Do you know those people who just seem to be able to roll with the punches, who take everything in stride, and who just don’t seem phased with all that life throws at them? Have you ever wished to be more like them? Well, with one change, you can be one of those people! What sets you apart from these individuals is their emotional resiliency (ER).
Simply stated, ER refers to one’s ability to adapt to stressful situations or crises. People with lower levels of ER tend to have more stressful reactions to life’s challenges. For example, individuals with higher levels of ER may see a failure as a challenge to improve themselves or their skills, while individuals with lower ER are more likely to retreat or give up when faced with a challenge. They also tend to personalize comments more easily and feel “victim” to their circumstances.
What impacts our resiliency? Many studies show that how we are taught to manage stress strongly impacts our ability to be more flexible in our reactions. If as children, we watched parents handle stressful situations with panic, avoidance, alcohol etc. then we are more likely to look for a similar coping mechanism as adults.
Children need to experience ups and downs to develop strong ER. If we do not allow our children to experience some normal, stressful childhood situations, we may actually increase their risk of a lower ER. One of my pet peeves is the notion that “everyone gets a trophy.” As a child therapist, I am certainly an advocate of protecting a child’s self-esteem, but children also have the right to develop ER by learning healthy coping mechanisms.If children experience “losing” a game or an award, they can be encouraged to learn where they can make changes in their techniques to win the next game. These natural consequences allow children an opportunity to make changes. We should be advocates for children, but not prevent them from learning natural consequences.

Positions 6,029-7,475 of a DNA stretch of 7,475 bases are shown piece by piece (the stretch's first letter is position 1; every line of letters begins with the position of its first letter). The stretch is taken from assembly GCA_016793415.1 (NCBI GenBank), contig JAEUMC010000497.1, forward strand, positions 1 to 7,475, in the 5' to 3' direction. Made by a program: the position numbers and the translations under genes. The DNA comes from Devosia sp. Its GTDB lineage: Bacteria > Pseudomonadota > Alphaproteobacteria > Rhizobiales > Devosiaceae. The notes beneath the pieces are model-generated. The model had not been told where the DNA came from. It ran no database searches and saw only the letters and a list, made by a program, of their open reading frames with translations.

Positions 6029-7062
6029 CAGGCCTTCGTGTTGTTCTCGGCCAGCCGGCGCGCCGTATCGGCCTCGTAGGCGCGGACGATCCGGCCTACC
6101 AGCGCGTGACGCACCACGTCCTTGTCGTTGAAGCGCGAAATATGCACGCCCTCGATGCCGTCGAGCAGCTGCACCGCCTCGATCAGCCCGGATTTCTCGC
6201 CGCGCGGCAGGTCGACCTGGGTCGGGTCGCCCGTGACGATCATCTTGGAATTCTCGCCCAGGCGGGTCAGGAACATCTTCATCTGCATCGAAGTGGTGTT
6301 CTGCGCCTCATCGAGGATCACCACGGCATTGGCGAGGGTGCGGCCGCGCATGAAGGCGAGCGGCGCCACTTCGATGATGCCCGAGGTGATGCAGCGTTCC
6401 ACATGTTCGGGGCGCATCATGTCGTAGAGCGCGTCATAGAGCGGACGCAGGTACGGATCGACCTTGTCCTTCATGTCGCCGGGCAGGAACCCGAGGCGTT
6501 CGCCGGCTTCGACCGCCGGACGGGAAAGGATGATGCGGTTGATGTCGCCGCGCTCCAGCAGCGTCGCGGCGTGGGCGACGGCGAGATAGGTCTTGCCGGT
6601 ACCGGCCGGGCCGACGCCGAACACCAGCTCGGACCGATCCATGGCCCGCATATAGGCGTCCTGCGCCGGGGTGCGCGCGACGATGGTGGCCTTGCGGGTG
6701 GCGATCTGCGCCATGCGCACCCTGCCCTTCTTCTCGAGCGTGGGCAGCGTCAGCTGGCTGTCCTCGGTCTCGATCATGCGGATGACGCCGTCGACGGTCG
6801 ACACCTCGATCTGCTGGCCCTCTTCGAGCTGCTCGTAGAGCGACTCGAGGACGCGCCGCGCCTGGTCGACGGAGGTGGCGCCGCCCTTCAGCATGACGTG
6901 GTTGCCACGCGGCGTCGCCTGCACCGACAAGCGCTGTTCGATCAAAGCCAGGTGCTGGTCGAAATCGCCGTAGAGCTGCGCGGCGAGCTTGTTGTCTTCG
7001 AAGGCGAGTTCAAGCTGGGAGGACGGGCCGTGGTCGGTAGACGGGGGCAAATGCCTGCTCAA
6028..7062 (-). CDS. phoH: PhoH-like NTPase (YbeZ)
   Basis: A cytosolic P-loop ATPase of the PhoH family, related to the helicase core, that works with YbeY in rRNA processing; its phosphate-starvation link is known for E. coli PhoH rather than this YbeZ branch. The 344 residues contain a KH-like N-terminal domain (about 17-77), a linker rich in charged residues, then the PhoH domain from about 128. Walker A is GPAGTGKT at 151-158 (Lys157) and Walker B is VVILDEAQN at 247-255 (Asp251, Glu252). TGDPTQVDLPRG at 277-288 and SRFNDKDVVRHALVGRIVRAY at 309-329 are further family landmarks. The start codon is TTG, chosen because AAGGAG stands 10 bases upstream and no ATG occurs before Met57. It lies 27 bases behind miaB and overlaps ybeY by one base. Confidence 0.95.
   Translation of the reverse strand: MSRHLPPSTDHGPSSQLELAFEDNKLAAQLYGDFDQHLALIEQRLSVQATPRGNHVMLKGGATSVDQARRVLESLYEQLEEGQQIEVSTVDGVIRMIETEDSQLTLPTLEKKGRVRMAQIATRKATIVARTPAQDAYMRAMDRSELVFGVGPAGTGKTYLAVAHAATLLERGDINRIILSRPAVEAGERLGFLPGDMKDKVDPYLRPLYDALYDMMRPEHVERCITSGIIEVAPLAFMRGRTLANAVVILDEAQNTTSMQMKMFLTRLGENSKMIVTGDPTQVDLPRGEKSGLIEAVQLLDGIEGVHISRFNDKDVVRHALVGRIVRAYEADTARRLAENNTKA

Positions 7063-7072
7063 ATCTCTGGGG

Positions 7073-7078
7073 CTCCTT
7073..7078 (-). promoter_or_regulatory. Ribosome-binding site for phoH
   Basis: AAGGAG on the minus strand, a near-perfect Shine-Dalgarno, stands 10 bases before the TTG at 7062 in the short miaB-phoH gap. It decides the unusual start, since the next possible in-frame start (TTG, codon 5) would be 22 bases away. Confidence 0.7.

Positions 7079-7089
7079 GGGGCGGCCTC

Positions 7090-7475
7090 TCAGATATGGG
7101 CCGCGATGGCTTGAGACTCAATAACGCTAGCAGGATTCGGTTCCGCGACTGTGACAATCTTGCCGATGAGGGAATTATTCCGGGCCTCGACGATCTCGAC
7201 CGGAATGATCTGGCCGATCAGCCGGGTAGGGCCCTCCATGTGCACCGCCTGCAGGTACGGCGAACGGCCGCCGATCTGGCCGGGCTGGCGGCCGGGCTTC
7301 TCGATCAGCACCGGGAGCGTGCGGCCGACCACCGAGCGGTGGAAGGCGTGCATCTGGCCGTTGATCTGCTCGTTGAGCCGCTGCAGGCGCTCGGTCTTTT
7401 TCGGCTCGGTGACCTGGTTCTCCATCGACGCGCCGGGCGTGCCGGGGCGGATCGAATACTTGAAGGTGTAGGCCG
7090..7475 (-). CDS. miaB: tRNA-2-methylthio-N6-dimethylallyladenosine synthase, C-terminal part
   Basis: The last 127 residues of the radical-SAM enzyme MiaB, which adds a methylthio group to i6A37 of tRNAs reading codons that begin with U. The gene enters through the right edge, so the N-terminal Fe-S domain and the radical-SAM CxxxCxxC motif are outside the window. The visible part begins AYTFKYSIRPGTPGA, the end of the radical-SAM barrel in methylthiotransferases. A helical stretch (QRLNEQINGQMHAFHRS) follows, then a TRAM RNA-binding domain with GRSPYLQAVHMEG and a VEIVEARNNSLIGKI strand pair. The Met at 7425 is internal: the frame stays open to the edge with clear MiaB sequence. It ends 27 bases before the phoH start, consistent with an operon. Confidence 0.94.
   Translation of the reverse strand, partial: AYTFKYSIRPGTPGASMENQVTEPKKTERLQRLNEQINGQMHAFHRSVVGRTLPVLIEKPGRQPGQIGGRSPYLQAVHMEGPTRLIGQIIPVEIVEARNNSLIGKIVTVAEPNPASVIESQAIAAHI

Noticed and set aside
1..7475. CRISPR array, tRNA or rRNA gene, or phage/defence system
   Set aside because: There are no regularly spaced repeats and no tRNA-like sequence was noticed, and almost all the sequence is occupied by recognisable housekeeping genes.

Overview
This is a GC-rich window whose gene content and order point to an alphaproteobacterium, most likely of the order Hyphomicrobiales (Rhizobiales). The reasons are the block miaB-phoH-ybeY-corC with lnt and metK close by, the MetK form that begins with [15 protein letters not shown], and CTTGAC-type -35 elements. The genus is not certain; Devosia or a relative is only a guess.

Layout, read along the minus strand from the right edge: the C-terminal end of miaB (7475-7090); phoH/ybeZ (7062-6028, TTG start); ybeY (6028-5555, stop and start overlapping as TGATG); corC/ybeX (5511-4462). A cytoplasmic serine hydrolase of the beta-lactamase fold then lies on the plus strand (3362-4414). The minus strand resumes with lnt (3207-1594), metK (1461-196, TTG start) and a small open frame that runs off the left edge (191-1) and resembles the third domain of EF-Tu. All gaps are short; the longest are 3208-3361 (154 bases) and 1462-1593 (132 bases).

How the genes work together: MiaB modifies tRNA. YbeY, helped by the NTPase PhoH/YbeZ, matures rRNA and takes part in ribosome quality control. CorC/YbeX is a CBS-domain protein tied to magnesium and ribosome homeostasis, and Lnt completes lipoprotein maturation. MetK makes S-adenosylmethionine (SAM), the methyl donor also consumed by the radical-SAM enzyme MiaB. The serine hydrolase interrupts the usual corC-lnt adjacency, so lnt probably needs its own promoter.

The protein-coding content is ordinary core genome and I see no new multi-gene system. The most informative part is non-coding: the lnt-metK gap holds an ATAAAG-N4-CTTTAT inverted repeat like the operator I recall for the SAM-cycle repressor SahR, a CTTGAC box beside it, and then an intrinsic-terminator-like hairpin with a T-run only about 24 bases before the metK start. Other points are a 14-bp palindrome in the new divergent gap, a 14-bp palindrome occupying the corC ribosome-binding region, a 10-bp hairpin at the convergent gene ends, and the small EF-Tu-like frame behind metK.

How can one develop their ER as an adult? Here are some tips:
- Learn to look at the bigger picture. Rather than getting caught up in a current situation, focus on where you are going in the bigger picture, and make your steps to move in that direction.
- Create a network of support. People with a higher ER tend to have a support circle that they share things with often. Ask for support, listen to feedback, and take the time to connect with others in your world.
- Learn to laugh. Not everything needs to be taken seriously. Sometimes you just need to learn to laugh, especially at your own mistakes. In the end, most of the mistakes you have made were not life threatening and should not be treated as such.
- Be an optimist. Yes, you can learn to be an optimist… as easily as you learned to be a pessimist. It’s a decision you make everyday. We must learn to seek out evidence of what is going well in our life, not remain focused on what we feel is not.
- Shake up the simple things. Yes, routines can be good, but when we change our routines, our neural pathways are forced to change as well. Practicing rolling with the punches with simple changes in our routines which will help us roll with bigger changes.
Building your ER will help reduce your stress, change your perspective, and even support in improving your mood.
Here’s to a new perspective!